Hathighisa in Naxalbari is about 560 km from the south Kolkata nursing home where author and activist Mahasweta Devi spent her last few months. Yet, the Magsaysay award winner and Padma Vibhushan, who died on Thursday, is almost a local deity in the seat of the Naxalbari movement of the 1960s.
“I was an unlettered woman when I picked up the cudgels to participate in the Naxalbari uprising, yet I know that Mahasweta Devi inspired many to fight along with us,” said Shanti Munda, 72, who was at the forefront of the peasant-led Naxalbari revolt of the 1960s.
“Like Sujata in “Hajar Churashir Ma” (the author’s seminal novel on the Naxal movement), I have lost my son, too. He wasn’t killed in an encounter but was a victim of oppression. Mahasweta Devi made that bereavement political,” said Munda, a farmer and a member of the CPI-ML.
Mahasweta Devi, who was born to a poet father, Manish Ghatak, and a social worker-writer mother, Dharitri Devi, in Dhaka in 1926, never shied away from politics.
About a decade ago, during the Singur-Nandigram movement, she had stridently criticised the CPM government’s acquisition of fertile agricultural land from farmers to set up industrial plants. In a 2010 interview to The Indian Express, when asked if she feared any repercussions for speaking out, the author had said: “Ami Ritwik Ghotoker bhagni, Bijon Bhattacharya r ordhangini. Amaar kiser bhoy? Amra bhoy bole kichu jani na (I am Ritwik Ghatak’s niece, I am the wife of Bijon Bhattacharya. What should I be scared of? We don’t know what fear is).”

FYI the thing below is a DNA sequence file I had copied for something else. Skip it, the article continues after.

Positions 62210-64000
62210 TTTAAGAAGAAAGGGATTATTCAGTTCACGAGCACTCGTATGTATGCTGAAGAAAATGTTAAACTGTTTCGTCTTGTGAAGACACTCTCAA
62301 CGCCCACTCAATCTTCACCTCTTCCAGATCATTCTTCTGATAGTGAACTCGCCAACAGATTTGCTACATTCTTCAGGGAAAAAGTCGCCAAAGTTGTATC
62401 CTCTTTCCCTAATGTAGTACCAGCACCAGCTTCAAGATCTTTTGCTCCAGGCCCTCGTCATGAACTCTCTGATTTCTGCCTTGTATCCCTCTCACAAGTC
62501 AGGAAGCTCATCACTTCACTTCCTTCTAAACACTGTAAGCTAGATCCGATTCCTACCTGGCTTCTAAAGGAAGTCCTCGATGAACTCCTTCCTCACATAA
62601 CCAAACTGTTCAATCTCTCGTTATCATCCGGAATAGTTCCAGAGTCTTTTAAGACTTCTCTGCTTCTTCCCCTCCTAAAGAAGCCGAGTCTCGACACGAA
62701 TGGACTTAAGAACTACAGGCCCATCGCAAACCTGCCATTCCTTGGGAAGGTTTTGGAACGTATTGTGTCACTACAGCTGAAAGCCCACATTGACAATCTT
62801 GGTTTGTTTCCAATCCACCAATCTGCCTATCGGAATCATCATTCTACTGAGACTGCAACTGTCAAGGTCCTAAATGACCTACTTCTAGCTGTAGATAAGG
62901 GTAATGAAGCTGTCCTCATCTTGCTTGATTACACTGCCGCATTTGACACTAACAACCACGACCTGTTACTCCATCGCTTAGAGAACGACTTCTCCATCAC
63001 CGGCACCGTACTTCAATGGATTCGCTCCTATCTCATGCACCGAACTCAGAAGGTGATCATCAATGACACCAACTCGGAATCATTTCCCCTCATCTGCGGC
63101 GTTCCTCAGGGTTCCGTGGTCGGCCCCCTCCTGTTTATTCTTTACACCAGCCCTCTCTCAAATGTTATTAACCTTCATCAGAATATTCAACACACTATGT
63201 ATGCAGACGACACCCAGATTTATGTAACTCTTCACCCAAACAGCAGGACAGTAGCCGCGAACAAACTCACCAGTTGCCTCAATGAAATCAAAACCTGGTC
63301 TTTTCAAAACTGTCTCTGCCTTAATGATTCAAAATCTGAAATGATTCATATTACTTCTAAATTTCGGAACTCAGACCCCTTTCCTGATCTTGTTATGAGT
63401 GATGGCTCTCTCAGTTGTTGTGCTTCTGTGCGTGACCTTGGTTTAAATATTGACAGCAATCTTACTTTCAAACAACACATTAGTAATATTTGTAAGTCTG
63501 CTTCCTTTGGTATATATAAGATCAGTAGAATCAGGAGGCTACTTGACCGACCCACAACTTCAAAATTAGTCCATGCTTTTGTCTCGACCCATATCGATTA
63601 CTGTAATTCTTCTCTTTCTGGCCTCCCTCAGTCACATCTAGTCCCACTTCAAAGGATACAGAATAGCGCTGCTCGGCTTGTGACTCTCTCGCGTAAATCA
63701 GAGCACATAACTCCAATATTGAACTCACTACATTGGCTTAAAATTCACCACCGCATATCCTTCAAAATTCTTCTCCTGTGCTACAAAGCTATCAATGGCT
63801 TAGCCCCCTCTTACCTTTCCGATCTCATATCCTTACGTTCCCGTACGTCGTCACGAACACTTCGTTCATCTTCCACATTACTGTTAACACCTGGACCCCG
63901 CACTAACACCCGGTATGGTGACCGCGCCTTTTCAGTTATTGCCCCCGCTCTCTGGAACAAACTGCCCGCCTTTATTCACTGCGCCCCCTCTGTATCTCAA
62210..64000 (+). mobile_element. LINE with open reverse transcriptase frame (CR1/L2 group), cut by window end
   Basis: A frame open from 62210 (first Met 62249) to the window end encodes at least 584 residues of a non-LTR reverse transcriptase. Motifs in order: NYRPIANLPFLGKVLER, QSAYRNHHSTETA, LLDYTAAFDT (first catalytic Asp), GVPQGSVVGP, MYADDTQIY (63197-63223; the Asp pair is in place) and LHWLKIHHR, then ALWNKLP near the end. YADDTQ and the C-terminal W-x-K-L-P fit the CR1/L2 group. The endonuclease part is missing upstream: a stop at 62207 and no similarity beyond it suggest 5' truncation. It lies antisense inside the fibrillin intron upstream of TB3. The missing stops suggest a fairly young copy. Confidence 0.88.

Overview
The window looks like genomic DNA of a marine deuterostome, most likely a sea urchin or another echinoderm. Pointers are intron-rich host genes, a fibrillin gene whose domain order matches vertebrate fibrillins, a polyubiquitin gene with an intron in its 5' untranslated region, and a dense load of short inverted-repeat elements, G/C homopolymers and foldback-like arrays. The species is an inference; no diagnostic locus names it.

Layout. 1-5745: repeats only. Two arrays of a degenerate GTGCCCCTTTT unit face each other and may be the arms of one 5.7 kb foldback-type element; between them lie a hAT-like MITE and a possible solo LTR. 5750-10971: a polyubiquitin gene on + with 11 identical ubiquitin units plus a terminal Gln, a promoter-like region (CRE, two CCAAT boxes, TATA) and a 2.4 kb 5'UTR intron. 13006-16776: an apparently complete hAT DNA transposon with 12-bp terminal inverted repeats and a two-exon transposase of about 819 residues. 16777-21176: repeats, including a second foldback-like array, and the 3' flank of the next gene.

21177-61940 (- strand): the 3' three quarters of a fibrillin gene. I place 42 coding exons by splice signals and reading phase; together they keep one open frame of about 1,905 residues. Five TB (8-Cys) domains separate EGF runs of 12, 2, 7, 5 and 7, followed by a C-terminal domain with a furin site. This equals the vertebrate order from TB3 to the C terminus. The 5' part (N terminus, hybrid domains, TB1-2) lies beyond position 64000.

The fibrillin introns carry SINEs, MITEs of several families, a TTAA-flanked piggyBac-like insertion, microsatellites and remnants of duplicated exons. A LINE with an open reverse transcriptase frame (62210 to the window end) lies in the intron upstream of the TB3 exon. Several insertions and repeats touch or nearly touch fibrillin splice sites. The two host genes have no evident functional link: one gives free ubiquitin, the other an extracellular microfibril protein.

Mahasweta was married to the famous Bengali playwright Bijon Bhattacharya, one of the founding members of IPTA. She was one of the first Indian writers to address the concerns of Dalits and tribals, especially women. Her much-acclaimed book “Draupadi” is about a tribal woman named Dopdi, who is accused of being a Naxal and picked up by the police, who then gangrape her.
A collection of short stories “Breast Stories” (2010), translated by post-colonial critic and theoretician Gayatri Chakravorty Spivak, introduced the Anglophone world to her world of subalterns and their rebellions.
Manoranjan Byapari, 63, arguably Bengal’s most important Dalit writer, considered Mahasweta Devi as his mentor. His chance encounter with the writer in the 1980s is legendary in Bengal’s literary circles. Byapari was a rickshaw puller then. “Her writing spoke to me because she was the only writer talking about us. While bhadralok Bengali literature whitewashed the problems of Dalits, she focused on them. Do you know what that meant to a young Dalit man like me?” said Byapari.
Also read: Mahasweta Devi, the writer as activist
Ahead of the 2011 West Bengal assembly elections, which dislodged the CPI(M) from power after nearly three decades, she was among many intellectuals who supported Mamata Banerjee’s promise of “poriborton” (change). “She is always running around for people. She is very hands-on. She leads a very frugal lifestyle. I admire these things about her,” she had said in the interview to The Indian Express.
Later, she would not flinch from criticising the Chief Minister for her “intolerance for criticism from civil society”.
In the same interview, Mahasweta Devi scoffed at a question she thought was unintelligent. “Boka proshno korbe na (Don’t ask silly questions)” was her only condition before the interview. The offending question was: how does she keep activism away from writing? “My writing is my activism,” she had said.
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